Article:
Fall is the best time to plant because it promotes proper root development. However, it is possible to plant it at other times of the year as long as freezing and extremely hot days are avoided. Winter jasmine prefers to be in the sun or in partial shade, which is necessary to flower. Ensure that your garden soil is well-balanced by incorporating soil mix.
Winter Jasmine Growing Conditions
Depending on where you live, Winter Jasmine (Jasminum nudiflorum) may be the perfect choice for your cold-weather garden. Before its glossy, green leaves of three leaflets emerge, this deciduous, mounding, or vine-like shrub displays slender, willowy branches and bright yellow flowers. If you decide to use it to cover a steep slope in your landscape or to spill over a wall, it would be fantastic. It has the potential to reduce soil erosion as well.
Fast-growing, this plant can grow up to four feet tall and six to eight feet wide if left unsupported, which is ideal for creating a groundcover if that’s what you’re after. As with any climbing plant, the stems must be properly trained from the start to progress quickly upwards. If not, it will flop about aimlessly. Using a trellis, it can grow up to 15 feet in height.
When it’s a shrub, it forms a four-foot-tall mound with arching branches and roots that spread as it moves along the ground. Even the still-green stems of the plants look stunning in the waning days of winter. Early spring or late winter is a great time to see the showy yellow flowers before turning green.
A well-drained, full-sun location in any type of soil is ideal for winter jasmine to thrive (adding some compost always helps). As a final step before planting, you can gently scratch the ends of the soil ball with your fingernails to turn them outwards. Winter jasmine is perfect for hiding an unsightly fence or for use as a ground cover in shady areas. You might be able to train it to grow on a trellis as an alternative.
Winter jasmine’s rooting at the internodes can make it a weedy plant at times. It can be kept in check with a little trimming.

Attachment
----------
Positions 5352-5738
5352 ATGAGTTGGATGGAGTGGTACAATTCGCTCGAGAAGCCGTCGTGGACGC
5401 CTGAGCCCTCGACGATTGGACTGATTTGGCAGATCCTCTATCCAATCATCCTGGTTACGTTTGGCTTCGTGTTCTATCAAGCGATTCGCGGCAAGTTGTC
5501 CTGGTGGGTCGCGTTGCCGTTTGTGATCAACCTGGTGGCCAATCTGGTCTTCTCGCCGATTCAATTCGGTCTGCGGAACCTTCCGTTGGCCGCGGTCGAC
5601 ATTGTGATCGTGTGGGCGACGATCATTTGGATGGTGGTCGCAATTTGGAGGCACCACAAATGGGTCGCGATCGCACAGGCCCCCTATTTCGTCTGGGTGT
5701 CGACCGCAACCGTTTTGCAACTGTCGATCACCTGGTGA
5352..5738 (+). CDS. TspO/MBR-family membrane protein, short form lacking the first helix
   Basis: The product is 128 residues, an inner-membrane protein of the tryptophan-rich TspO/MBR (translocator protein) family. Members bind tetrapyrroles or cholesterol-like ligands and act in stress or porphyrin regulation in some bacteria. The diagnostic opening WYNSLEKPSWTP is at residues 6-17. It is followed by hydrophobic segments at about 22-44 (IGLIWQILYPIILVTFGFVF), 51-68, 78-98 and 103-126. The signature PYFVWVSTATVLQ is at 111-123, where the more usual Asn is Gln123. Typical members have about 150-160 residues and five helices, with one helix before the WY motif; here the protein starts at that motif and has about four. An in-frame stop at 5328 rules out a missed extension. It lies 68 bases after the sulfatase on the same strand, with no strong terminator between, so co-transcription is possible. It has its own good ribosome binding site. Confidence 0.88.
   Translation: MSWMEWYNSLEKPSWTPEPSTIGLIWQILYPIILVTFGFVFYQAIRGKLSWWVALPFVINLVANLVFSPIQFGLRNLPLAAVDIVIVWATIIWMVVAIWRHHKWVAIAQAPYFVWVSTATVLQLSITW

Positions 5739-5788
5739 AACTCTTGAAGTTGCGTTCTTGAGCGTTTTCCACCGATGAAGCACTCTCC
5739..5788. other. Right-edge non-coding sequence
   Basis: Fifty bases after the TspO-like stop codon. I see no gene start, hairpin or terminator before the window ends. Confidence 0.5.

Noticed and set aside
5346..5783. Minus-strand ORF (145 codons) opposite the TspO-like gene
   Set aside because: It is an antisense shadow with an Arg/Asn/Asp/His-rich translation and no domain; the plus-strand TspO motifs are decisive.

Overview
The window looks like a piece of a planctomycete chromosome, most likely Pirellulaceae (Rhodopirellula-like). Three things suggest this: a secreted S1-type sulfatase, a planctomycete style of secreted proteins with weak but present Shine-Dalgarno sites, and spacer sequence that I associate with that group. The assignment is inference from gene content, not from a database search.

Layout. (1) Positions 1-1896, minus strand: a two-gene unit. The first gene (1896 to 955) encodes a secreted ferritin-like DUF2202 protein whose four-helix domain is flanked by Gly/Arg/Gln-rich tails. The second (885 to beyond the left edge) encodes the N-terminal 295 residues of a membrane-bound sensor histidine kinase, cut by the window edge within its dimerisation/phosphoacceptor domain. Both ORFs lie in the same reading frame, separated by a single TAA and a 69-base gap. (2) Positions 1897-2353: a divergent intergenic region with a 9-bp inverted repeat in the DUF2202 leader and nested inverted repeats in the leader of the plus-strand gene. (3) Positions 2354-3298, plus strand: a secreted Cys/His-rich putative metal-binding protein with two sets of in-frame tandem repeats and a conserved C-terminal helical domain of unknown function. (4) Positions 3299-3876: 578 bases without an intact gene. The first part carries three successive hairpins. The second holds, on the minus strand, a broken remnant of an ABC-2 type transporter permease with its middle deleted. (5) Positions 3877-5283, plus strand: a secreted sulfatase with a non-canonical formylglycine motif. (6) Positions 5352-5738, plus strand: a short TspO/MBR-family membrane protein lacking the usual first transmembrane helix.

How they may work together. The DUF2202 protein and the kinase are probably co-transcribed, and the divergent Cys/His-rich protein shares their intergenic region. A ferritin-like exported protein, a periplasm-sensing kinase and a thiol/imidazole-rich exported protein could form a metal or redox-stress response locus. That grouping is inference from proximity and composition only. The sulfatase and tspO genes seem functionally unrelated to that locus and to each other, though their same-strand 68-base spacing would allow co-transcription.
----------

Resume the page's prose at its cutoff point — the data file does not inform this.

Even though it is commonly used as an ornamental plant, winter jasmine is not a vine. It is, by nature, a scrambler. This bush will grow right over other bushes if left to its own devices to grow naturally in the wild. It’s also worth noting that each dangling shoot that touches the ground will begin rooting.
As far north as USDA zone 5 or 6, you can grow this hardy variety of jasmine. In a windy area like zone 5, you may want to plant your jasmine close to a building to screen it from the wind.
Growing From Seeds
The seeds of winter jasmine should be sown several months before they are ready to be transplanted into the ground. Sow seeds as soon as they are ready to be sown. Before planting the seeds, soak them for 24 hours in potting soil and then water the soil until it is evenly moistened. To prevent evaporation, place in direct sunlight and cover with plastic wrap. As soon as they have two sets of leaves, you can harden them off for a week outside before planting them in their new garden location. Keep the soil moist.
Make sure to start your winter jasmine seedlings indoors a few months before the date you plan to plant them outside. Soak the seeds for a full day before planting them in the ground. Soak a few small starter cells in potting soil, then plant them after the soil has been allowed to drain completely.